Finger Sprain in Children: Care Instructions

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Your Care Instructions

A sprain is an injury to the tough fibres (ligaments) that connect bone to bone. This injury can happen in joints such as in your child's finger.

Some sprains stretch the ligaments but do not tear them. More severe sprains can partially or completely tear the ligaments.

Rest and home treatment can help your child heal. Your doctor may have taped the injured finger to the one next to it or put a splint on the finger to keep it in position while it heals. Your doctor may recommend exercises to strengthen your child's finger. If your child damaged bones or muscles, he or she may need more treatment.

Follow-up care is a key part of your child's treatment and safety. Be sure to make and go to all appointments, and call your doctor or nurse call line if your child is having problems. It's also a good idea to know your child's test results and keep a list of the medicines your child takes.

How can you care for your child at home?

  • If your doctor put a splint on the finger, have your child wear the splint as directed. Do not remove it until your doctor says it is okay.
  • If your child's fingers are taped together, make sure the tape is snug but not so tight that the fingers get numb or tingle. You can loosen the tape if it is too tight. If you need to retape your child's fingers, always put padding between the fingers before putting on the new tape.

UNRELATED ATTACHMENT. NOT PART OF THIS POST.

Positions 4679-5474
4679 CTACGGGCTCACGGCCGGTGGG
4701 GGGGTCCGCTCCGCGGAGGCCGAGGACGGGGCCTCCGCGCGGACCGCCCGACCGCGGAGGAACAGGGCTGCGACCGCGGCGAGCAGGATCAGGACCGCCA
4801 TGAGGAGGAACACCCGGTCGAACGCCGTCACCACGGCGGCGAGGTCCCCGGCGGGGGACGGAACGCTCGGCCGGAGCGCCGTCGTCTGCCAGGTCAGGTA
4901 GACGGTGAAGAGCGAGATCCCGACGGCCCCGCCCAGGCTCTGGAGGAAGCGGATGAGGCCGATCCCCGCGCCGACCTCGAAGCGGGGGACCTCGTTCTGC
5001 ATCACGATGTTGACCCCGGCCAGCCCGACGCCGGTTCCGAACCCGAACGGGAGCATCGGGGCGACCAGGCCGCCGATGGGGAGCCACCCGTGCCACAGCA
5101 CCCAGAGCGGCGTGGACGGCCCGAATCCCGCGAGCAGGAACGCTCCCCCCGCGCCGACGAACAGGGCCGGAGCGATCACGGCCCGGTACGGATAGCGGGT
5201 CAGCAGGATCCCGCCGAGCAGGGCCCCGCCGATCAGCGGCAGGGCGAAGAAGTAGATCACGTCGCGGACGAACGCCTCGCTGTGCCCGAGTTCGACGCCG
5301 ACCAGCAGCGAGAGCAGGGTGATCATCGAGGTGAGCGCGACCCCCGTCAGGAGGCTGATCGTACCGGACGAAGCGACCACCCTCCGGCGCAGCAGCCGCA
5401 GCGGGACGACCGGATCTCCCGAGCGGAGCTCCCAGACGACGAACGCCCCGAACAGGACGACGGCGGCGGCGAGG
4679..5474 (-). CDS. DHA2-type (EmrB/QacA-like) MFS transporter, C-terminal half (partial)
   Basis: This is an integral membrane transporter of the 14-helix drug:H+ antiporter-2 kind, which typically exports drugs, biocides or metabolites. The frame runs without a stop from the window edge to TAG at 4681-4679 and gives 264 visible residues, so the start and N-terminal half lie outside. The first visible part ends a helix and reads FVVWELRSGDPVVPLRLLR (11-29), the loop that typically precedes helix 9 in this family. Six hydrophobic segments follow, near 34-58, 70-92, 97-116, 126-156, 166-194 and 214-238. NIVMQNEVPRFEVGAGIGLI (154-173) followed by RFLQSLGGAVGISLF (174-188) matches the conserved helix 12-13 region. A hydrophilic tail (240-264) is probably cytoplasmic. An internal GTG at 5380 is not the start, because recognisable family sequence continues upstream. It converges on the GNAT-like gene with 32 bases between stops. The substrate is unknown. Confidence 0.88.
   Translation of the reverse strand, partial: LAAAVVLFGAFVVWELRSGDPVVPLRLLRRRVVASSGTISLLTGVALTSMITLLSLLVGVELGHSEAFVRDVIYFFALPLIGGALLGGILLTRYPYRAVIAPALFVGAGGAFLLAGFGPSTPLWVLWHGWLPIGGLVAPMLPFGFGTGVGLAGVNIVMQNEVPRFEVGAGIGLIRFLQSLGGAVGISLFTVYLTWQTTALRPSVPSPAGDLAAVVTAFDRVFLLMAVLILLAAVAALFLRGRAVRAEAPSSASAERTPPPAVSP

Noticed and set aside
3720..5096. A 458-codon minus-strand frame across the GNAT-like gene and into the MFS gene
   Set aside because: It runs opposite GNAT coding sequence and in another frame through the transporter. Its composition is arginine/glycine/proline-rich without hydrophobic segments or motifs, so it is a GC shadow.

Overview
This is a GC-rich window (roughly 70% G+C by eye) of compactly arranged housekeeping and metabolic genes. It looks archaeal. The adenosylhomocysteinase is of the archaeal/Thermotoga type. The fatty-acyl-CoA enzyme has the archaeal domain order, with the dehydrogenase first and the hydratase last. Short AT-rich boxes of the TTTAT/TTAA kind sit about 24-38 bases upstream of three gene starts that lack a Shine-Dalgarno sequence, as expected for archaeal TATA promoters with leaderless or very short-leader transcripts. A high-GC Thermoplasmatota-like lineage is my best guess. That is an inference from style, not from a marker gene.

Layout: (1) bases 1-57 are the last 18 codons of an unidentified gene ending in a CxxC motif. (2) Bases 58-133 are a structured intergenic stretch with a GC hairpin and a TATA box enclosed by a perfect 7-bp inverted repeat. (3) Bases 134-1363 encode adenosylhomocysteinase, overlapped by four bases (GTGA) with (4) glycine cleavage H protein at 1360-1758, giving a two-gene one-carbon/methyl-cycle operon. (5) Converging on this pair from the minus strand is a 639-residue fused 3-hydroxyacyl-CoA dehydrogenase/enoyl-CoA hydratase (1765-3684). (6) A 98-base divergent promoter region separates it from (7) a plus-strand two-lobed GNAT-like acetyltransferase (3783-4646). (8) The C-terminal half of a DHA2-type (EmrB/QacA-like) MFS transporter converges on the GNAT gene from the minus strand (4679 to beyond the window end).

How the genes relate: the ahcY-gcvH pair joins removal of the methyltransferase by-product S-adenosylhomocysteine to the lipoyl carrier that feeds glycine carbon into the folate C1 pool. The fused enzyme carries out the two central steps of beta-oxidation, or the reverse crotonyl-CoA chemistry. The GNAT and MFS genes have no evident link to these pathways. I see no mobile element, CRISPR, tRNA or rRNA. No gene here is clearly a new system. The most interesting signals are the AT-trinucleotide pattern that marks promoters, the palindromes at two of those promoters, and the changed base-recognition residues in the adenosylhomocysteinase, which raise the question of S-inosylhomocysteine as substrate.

• Limit your child's use of the finger to motions or activities that do not cause pain.
  • Put ice or a cold pack on your child's finger for 10 to 20 minutes at a time. Try to do this every 1 to 2 hours for the next 3 days (when your child is awake) or until the swelling goes down. Put a thin cloth between the ice and your child's skin.
  • Prop up your child's hand on a pillow when your child ices it or anytime he or she sits or lies down during the next 3 days. Have your child try to keep it above the level of the heart. This will help reduce swelling.
  • Have your child take medicines exactly as prescribed. Call your doctor or nurse call line if you think your child is having a problem with his or her medicine.
  • If your doctor recommends it, give anti-inflammatory medicines such as ibuprofen (Advil, Motrin) to reduce pain and swelling. Read and follow all instructions on the label.
  • If your doctor recommends exercises, help your child do them as directed.

When should you call for help?

Call your doctor or nurse call line now or seek immediate medical care if:

  • Your child has severe pain.
  • Your child cannot bend or straighten the finger.
  • Your child cannot feel or move the finger.

Watch closely for changes in your child's health, and be sure to contact your doctor or nurse call line if your child does not get better as expected.

Where can you learn more?

Go to https://www.healthwise.net/patientEd

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